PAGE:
There are very few places where true creative practice can take place. We are in the process of changing that.
The World Economic Forum predicts that, by 2020, creativity will be one of the top-three 21st century skills.
Since the future depends on a more creative, innovative, and adaptable workforce we can not rely on traditional institutions.
Employers want workers with strong analytical, creative, and adaptive capabilities, which are competencies few secondary or collegiate schools impart.
Rick Wartzman author of the “The End of Loyalty”
Creative Connections’ mission is to help creatives connect with a variety of important questions. We are becoming more isolated in our thinking. Our thoughts and ideas need sounding boards and opportunities for a diversity of feedback that will help us validate our ideas.
Creative confidence is two things in almost equal measure. First, it’s the natural human capacity to come up with a fresh idea. Everyone has had this creativity inside them since kindergarten, so our role as leaders is to help discover and unlock that ability in our teams. Raw creative ability is not enough however, so the second essential ingredient in creative confidence is the courage to act. Sometimes, in the business world, that courage just takes the form of simply raising one’s hand in a meeting to express an innovative idea that is different from what others have suggested.
Tom Kelly – founder of IDEO
In order to feel comfortable in expressing those different and innovative ideas we need to create a network of support that encourages this type of thinking.
One of the reasons I feel lucky to work at a place like IDEO is that we have 700 people scanning the world every day for interesting ideas or experiences, and then sharing them continuously through internal forums.
Creative Connections is creating that internal forum for you.
The next generation of workers will thrive by embracing creative literacy. Let’s face it, the robots are coming for our jobs. Artificial intelligence expert Kai-Fu Lee writes in his recent book AI Superpowers that as many as 40% of professions will be automated in the next 15 years.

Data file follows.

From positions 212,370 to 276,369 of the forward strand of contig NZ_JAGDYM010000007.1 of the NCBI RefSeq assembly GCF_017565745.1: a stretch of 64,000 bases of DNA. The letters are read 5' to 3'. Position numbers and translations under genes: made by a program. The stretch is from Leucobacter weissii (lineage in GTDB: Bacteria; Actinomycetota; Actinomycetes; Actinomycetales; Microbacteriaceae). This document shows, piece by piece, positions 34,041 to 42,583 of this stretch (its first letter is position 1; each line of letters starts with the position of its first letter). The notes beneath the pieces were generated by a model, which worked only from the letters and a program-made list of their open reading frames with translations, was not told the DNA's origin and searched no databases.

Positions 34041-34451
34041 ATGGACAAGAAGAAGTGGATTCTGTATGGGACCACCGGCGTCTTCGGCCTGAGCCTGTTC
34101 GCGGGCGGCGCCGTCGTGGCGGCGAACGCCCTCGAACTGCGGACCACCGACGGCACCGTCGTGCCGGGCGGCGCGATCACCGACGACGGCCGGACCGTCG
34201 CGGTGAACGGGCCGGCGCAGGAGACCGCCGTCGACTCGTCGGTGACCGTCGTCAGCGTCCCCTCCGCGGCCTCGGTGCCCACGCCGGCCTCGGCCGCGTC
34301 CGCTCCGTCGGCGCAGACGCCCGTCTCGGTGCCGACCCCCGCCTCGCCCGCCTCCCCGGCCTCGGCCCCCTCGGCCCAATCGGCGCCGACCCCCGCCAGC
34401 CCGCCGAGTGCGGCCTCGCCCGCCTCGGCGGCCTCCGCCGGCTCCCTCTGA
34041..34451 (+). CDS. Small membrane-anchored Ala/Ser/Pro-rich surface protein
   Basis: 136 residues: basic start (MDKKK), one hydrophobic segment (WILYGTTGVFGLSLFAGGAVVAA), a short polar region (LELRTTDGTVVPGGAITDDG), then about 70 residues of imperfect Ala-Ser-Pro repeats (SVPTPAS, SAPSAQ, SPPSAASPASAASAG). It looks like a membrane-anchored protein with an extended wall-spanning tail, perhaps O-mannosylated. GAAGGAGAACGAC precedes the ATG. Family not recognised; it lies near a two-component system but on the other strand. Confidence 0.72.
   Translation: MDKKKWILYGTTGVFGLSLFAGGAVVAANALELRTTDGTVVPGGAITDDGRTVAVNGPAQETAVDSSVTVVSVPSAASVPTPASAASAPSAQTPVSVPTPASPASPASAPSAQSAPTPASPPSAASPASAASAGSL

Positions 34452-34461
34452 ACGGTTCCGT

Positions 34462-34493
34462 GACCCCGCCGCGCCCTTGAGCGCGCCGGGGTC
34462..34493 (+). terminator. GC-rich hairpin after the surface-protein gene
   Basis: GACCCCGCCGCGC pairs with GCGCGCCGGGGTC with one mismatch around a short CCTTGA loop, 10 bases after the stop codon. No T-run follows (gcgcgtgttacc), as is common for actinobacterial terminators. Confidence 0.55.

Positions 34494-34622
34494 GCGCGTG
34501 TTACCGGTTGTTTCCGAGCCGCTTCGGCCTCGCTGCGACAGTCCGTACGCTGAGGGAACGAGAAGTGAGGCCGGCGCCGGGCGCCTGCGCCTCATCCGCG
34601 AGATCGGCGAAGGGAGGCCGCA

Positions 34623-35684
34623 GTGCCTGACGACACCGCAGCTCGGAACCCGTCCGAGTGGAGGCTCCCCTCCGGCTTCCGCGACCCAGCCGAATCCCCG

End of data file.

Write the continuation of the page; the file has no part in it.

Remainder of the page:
Scott Belsky – Adobe’s Chief Product Office
“This change will bring a lot of good. Automation will take over lots of tedious, mind-numbing, or dangerous chores that few people enjoy doing. But the transition will be disruptive and some jobs will be safer than others. Among the safest professions, Lee says, are creative ones.
That’s because no algorithm can replicate human creativity.
So when we talk about the future of labor and job security, we must focus on the opportunity (and responsibility) to help people develop their natural creativity and ensure that they’re equipped to solve problems that machines and algorithms cannot. This effort to build *creative literacy–*the ability to express your ideas and perspective creatively–starts in schools.
And we are failing.
Around the world, schools focus too much on feeding students facts so they can pass standardized, multiple-choice tests. In the real world, such input-output tasks will be the domain of artificial intelligence systems. We’re teaching old methods and practices of problem-solving that computers are far better at, rather than developing the confidence and skills required to bring to life what you see in your mind’s eye.
For workers who are threatened by displacement, developing the ability to express ideas in a creative way can help them evolve from a threatened job title to one with more security.”
Scott Belsky – Adobe’s Chief Product Officer
A 2014 Study from Stanford found that collaboration improves engagement and the ability to stick to a task while simultaneously reducing fatigue and emotional burnout.
As employees gain outside perspectives from their collaborative efforts, they become more likely to think outside the box when confronted with new challenges or projects.
Rather than falling back on the set, standard routine, they feel motivated to come up with better solutions based on the things they learned from their coworkers — something that 82 percent of executives believe will give them a competitive edge.
Connect to explore the possibilities.